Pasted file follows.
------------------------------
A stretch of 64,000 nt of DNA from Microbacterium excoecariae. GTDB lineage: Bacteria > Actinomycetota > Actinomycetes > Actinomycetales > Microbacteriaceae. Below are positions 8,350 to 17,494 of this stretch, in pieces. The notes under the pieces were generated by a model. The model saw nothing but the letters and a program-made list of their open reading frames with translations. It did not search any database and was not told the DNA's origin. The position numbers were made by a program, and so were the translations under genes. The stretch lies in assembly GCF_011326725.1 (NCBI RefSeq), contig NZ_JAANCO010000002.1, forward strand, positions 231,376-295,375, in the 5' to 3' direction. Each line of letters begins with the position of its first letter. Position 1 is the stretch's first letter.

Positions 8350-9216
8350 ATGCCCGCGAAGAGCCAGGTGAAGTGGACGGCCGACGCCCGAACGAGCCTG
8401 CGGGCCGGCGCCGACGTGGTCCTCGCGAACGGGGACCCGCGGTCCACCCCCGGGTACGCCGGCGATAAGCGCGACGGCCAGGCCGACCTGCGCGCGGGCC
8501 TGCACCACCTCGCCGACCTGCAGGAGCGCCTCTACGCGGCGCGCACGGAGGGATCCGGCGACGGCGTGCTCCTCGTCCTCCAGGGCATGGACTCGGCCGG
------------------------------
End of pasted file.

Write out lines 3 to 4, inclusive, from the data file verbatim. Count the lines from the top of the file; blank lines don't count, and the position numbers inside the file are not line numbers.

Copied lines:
8350 ATGCCCGCGAAGAGCCAGGTGAAGTGGACGGCCGACGCCCGAACGAGCCTG
8401 CGGGCCGGCGCCGACGTGGTCCTCGCGAACGGGGACCCGCGGTCCACCCCCGGGTACGCCGGCGATAAGCGCGACGGCCAGGCCGACCTGCGCGCGGGCC